Typically, child injury cases are analyzed using the same legal rules as any other case. When determining liability for an accident, a lawyer will need to analyze what actions led up to the incident, which can help identify who is liable for any injuries. When children are involved, the analysis is much the same.
However, there are a few differences in the law involving personal injuries and children. Our personal injury lawyers in New York City are happy to meet for a free consultation.
A person or entity is usually liable for an accident when they were negligent. This means they did not act with sufficient care, even though they knew their actions could injure someone. A classic example is a driver who is careless or distracted and hits another vehicle on the road. This driver has been negligent and is usually liable for the crash.
If a child was injured, then liability applies the same way. A child might be riding a bicycle when she is hit by a passing vehicle. The analysis is whether the driver was sufficiently careful.
In some accidents, the victim might have made some error that contributes to their injuries. This is called contributory negligence. Under our law, contributory negligence doesn't bar a lawsuit, but it can reduce the amount of compensation a child receives. The rule on comparative negligence is found in Section 1411 of the New York Civil Practice Law.
Contributory negligence involving children is complicated. Under our law, children under four years old cannot be negligent. This means that they cannot contribute to their own injuries by being careless.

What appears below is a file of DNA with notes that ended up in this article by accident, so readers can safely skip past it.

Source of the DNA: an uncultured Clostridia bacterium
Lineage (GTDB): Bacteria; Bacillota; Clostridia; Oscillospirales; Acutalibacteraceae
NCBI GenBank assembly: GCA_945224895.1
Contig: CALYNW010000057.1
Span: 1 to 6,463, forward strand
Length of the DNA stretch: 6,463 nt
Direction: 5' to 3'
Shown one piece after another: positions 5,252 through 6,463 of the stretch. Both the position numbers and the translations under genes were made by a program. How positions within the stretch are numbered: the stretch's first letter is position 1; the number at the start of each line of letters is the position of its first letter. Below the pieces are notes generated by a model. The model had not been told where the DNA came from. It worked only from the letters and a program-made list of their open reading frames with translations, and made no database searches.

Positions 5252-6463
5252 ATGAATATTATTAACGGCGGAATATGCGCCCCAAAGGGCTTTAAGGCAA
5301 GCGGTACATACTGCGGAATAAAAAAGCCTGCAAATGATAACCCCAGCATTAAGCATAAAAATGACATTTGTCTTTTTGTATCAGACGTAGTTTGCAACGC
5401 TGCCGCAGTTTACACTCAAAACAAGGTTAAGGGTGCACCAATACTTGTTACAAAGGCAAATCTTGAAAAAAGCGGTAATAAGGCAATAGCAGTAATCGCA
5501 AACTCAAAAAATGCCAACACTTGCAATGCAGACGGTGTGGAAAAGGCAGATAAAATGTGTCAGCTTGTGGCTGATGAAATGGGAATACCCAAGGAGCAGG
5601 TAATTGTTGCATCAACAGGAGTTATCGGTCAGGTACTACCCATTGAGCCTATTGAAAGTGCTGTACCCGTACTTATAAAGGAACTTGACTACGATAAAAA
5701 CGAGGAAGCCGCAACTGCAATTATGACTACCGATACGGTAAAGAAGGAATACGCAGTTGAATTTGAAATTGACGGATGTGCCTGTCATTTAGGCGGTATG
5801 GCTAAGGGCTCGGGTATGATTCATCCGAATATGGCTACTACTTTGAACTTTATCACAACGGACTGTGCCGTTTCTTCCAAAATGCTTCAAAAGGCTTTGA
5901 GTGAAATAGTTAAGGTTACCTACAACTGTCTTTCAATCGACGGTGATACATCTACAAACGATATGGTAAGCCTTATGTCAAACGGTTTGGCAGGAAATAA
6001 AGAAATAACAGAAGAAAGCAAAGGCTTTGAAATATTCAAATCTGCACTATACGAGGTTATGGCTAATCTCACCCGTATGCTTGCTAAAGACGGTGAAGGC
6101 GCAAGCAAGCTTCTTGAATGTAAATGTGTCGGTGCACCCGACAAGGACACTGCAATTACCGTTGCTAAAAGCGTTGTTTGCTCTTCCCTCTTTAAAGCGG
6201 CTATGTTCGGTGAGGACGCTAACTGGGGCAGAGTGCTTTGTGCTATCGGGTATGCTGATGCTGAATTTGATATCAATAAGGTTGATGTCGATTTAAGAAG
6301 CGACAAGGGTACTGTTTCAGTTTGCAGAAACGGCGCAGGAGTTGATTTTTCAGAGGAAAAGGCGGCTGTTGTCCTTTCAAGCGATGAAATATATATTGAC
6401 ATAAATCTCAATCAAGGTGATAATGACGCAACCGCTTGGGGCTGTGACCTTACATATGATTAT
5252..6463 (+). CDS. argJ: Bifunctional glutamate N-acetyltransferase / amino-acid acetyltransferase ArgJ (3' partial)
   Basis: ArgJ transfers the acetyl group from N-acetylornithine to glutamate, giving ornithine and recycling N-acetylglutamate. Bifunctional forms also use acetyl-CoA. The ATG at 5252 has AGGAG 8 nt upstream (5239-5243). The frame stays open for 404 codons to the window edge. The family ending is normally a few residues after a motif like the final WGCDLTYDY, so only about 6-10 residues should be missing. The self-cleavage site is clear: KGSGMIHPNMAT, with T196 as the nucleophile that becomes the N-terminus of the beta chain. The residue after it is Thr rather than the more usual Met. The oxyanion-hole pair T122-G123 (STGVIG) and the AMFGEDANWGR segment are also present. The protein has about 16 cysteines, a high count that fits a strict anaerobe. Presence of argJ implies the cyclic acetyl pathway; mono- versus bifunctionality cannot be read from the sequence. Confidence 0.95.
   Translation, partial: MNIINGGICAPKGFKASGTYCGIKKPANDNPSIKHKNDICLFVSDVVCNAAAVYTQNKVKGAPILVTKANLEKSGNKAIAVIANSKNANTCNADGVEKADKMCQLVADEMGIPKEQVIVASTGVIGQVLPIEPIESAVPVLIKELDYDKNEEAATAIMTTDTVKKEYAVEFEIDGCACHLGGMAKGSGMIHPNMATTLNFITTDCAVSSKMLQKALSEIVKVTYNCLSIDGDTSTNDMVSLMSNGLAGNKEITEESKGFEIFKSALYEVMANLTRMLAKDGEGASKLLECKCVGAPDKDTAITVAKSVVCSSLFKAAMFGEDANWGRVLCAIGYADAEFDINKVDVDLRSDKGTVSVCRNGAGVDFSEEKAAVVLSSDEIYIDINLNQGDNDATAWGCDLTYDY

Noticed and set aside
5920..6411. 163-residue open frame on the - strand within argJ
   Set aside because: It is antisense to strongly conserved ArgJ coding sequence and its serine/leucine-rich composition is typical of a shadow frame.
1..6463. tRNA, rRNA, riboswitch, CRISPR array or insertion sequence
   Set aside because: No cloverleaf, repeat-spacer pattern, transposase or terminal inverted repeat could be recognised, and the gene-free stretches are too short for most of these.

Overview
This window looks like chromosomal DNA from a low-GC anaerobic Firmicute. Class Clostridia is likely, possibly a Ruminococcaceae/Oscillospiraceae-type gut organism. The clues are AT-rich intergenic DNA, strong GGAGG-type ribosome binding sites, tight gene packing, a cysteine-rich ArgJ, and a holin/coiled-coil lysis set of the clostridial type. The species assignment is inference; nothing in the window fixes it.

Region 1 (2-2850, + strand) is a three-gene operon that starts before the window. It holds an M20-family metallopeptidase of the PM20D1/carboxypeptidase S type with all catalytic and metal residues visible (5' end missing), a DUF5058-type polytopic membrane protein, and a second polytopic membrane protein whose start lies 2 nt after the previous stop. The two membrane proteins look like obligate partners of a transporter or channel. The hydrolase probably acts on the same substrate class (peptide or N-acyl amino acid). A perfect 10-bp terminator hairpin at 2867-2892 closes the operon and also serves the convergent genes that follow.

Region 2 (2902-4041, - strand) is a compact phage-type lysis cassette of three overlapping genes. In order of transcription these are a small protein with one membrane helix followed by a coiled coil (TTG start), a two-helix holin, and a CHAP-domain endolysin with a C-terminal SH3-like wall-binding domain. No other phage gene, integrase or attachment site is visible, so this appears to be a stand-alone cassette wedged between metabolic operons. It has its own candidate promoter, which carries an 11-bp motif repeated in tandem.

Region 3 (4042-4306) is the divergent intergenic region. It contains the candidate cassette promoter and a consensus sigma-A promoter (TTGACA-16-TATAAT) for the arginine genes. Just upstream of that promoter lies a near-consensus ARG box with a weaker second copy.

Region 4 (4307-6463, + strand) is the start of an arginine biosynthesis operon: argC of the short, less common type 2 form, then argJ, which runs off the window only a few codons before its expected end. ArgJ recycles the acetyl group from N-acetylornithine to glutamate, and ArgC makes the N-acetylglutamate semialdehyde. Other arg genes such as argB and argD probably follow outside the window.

If the child is over four, then our legal decisions state that there is no bright line rule. Instead, the child is held to the standard of care of a child of the same age, intelligence, and experience. Typically, this means younger children do not need to be as careful as adults. However, a lot of disputes can break out concerning just how careful a child should be.
The results can be significant. Remember, the amount a child can recover in compensation might be reduced by his or her negligence. If a 10-year-old is riding a bicycle dangerously close to the road, then his or her conduct could be considered negligent—or not. An advocate makes a big difference in these cases.
The statute of limitations lays out the maximum amount of time a victim has to bring a lawsuit. If the victim waits too long—even one day too long—they lose the ability to sue.
When the victim is a child, then sometimes a different statute of limitations applies. This is particularly true in medical malpractice cases. Generally, a patient has 2.5 years to bring a lawsuit for medical malpractice. However, if the child was injured, then the clock does not start running until they reach 18, so long as they were injured in the past ten years. So a minor injured at 16 has until they are 20.5 years old.
Cases involving children sometimes raise novel legal issues. It is best to have an attorney with deep experience representing their interests. Lipsig, Shapey, Manus & Moverman has the skills and depth of experience necessary to represent your child's best interests.
For help, contact us today at 212-285-3300 to schedule a free consultation.